News / Science & Technology

Engineered Immune Cells May Yield Novel Disease Therapies

Director of the UCSF Center for Systems and Synthetic Biology Wendell Lim (UCSF).Director of the UCSF Center for Systems and Synthetic Biology Wendell Lim (UCSF).
x
Director of the UCSF Center for Systems and Synthetic Biology Wendell Lim (UCSF).
Director of the UCSF Center for Systems and Synthetic Biology Wendell Lim (UCSF).
Rick Pantaleo
Researchers in California say that someday, doctors will be able to treat serious illnesses with modified cells, adding that the technique could become as common as it is now to treat the sick with drugs.

Researchers at the University of California, San Francisco say novel cell therapies have the potential to address critical needs in the treatment of some of the deadliest illnesses, including diabetes, cancer and inflammatory bowel diseases.

These possibilities are described in an article published in the online journal Science Translational Medicine, co-authored by Professor Wendell Lim, who is also director of the UCSF Center for Systems and Synthetic Biology. Lim says our body’s natural disease-fighting systems could be harnessed to do much more.

“Our bodies are made of cells and we have in our bodies cells, like immune cells, that go around and protect us," said Lim. "So, they actually carry out complex therapeutic functions.  What we just haven’t really found a lot about is the idea that we can actually use these cells, these living sort of entities, as the actual medicine.”

Lim says researchers have been developing complex new cell therapy strategies that build on our growing knowledge of how genes program the development and inner workings of cells.

For example, because the body’s natural immune response to spreading cancer cells is often weak, scientists are engineering and growing populations of immune cells that target specific molecules found on cancer cells.   Lim said that there have already been some remarkable cancer recoveries that can be credited to these experimental cell therapy treatments.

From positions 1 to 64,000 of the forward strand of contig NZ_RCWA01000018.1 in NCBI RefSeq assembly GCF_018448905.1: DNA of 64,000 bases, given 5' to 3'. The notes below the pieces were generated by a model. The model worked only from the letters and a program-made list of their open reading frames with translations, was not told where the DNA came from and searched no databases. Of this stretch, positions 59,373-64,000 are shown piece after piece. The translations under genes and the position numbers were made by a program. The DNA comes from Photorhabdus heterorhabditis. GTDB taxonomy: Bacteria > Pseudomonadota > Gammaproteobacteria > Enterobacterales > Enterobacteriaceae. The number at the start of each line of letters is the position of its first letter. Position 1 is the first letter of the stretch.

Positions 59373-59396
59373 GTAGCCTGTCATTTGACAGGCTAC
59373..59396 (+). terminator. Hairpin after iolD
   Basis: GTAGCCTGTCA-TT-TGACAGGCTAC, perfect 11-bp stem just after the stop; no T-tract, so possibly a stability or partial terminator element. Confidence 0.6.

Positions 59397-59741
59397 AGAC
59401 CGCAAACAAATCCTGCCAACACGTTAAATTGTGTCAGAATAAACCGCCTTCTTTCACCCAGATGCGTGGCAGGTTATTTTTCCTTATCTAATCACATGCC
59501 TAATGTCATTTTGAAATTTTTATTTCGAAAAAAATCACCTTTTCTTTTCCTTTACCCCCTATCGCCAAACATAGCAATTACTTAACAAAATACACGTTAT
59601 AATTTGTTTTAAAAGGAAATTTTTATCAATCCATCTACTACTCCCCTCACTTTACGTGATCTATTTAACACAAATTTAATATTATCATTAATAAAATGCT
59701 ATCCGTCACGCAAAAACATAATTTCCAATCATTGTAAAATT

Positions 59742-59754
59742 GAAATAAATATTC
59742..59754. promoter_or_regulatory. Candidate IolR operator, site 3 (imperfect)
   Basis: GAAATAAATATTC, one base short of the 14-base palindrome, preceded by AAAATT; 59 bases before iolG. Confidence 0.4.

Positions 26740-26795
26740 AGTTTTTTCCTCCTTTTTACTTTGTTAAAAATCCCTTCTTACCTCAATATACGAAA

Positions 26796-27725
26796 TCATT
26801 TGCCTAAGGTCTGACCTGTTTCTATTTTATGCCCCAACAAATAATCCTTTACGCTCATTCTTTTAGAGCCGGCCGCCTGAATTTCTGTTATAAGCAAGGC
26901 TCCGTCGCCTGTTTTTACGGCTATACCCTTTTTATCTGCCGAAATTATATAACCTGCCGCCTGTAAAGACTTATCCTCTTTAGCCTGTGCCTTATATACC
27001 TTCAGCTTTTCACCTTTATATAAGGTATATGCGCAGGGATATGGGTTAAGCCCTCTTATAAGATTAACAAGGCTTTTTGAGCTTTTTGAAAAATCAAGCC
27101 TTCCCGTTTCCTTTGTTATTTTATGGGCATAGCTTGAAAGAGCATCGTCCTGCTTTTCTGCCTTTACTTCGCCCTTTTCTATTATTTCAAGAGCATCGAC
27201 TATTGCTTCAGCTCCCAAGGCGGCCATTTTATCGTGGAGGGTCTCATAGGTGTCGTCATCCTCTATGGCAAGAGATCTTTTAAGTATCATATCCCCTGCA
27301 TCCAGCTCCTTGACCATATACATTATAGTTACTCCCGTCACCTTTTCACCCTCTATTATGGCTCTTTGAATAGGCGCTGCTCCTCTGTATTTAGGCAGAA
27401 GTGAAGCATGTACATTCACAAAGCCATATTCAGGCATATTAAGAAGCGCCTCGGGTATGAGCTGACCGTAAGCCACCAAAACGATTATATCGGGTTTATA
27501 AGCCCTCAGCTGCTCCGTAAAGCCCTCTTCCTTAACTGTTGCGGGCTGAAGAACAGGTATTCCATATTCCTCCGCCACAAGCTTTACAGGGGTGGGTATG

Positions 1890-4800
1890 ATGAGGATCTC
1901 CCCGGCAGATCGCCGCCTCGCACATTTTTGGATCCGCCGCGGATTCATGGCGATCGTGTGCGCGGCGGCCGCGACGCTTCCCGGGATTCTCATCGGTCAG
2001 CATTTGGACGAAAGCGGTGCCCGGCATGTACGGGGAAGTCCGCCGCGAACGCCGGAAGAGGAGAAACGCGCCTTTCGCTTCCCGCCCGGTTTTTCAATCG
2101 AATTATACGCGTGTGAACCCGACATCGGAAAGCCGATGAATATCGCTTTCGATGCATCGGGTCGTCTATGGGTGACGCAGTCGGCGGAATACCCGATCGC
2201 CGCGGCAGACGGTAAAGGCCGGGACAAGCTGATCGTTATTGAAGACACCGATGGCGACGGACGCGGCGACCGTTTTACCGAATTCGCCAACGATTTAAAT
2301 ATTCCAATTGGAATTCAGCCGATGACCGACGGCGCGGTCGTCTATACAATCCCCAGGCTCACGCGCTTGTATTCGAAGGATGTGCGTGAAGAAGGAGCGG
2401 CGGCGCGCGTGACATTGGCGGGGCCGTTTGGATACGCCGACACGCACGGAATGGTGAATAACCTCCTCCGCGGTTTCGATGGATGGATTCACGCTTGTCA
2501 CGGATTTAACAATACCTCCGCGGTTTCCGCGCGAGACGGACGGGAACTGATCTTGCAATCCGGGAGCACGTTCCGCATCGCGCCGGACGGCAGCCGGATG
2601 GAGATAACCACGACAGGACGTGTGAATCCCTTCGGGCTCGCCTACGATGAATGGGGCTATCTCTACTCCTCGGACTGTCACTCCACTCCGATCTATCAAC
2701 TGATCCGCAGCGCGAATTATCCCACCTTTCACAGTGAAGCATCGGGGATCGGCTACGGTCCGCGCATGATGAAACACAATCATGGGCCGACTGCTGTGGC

“In the last year or two, there have been some other really exciting findings that have shown that the idea of using cells as therapies maybe have some real legs [can exist and be successful]," he said. "One of them is that people have started taking out immune cells from patients who have cancer and actually engineering them to now attack and kill that cancer.  And, that’s turned out to be remarkably effective for a handful of patients with leukemia and lymphoma that have been treated with this kind of engineered immune cell.”

As with any proposed new medical treatment, the cell therapies that are currently being developed will face lengthy and rigorous testing by independent laboratories and regulatory agencies before they can be put to regular use.
 
But Lim says the testing will not only protect any of those who may use the therapies, but may also play an important role in further developing and refining the therapies themselves.

“You know a lot of drugs that we use as therapeutics started out as some natural product within the bark of some tree," he said. "And really that’s not a very controlled way of treating a disease. You have to know how to purify that compound, how to make variants of it that optimize the efficiency, but also minimize toxicity.  These are the type of things that we need to be able to do to cells to make this viable.”
 
Lim and his colleagues are conducting a daylong symposium on April 12 to discuss the future of cell therapy.  The meeting will feature talks by some of the nation's leading researchers and biomedical scientists to see if cell-based therapies can someday become a viable pillar of medicine.

You May Like

At Khmer Rouge Court, Long-Awaited Verdict Approaches

First phase of trial, which is coming to an end, has focused on forced exodus of Phnom Penh in 1975 - and now many are hopeful justice will be served More

Video When Fighting Eases, Gazans Line Up at Bakeries

When there is a lull in the conflict, residents who have been hunkered down in their apartments rush out to stock up on food and other necessities More